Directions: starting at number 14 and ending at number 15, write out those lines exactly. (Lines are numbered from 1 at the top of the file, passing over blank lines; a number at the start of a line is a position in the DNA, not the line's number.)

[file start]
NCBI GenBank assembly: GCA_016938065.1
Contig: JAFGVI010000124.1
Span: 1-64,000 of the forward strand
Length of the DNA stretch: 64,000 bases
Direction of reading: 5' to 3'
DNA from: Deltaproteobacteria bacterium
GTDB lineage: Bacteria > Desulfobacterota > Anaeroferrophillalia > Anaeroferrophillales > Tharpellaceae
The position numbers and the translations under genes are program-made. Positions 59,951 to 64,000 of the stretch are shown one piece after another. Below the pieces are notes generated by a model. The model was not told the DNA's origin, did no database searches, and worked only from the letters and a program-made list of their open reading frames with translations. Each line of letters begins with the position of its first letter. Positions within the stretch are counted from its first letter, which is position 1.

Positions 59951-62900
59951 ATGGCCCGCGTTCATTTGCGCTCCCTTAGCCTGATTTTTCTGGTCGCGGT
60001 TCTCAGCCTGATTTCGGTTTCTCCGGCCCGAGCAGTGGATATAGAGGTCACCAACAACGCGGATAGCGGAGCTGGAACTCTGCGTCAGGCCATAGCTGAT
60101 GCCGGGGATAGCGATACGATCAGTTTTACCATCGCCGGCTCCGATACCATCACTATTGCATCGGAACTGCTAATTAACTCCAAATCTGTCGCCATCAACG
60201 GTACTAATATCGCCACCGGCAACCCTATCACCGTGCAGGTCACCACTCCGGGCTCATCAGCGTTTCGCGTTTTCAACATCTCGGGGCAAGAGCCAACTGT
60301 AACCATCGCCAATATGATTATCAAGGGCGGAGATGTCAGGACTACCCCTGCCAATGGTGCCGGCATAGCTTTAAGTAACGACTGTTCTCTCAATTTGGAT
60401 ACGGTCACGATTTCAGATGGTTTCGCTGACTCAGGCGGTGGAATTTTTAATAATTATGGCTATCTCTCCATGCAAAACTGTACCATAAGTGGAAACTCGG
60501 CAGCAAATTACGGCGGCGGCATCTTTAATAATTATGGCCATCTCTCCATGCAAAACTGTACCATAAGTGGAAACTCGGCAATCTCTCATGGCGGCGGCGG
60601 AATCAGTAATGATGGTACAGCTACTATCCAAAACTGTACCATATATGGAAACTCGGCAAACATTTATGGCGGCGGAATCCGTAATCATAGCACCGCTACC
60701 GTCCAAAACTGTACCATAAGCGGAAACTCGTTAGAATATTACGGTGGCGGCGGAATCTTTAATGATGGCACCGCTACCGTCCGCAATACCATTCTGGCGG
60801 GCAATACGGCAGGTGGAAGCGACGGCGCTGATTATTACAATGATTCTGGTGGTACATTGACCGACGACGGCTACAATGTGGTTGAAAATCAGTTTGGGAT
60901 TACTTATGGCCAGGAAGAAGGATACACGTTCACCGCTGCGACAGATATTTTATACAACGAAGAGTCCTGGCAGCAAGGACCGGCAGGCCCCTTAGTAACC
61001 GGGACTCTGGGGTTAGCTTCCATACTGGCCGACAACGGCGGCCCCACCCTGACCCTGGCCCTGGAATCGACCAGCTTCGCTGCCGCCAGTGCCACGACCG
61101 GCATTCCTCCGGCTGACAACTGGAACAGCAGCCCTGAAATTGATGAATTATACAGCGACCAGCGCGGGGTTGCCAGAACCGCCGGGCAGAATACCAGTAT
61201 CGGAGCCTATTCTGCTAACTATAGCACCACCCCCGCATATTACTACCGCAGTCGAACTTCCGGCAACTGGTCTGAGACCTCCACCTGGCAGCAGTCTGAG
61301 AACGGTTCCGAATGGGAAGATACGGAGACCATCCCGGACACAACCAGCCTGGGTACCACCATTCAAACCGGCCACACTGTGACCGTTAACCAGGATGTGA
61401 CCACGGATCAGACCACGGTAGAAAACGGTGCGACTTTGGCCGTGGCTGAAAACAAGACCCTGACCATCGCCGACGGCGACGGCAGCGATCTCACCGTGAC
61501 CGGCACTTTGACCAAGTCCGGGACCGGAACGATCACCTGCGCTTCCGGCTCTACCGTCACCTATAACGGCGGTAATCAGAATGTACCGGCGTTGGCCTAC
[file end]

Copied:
60301 AACCATCGCCAATATGATTATCAAGGGCGGAGATGTCAGGACTACCCCTGCCAATGGTGCCGGCATAGCTTTAAGTAACGACTGTTCTCTCAATTTGGAT
60401 ACGGTCACGATTTCAGATGGTTTCGCTGACTCAGGCGGTGGAATTTTTAATAATTATGGCTATCTCTCCATGCAAAACTGTACCATAAGTGGAAACTCGG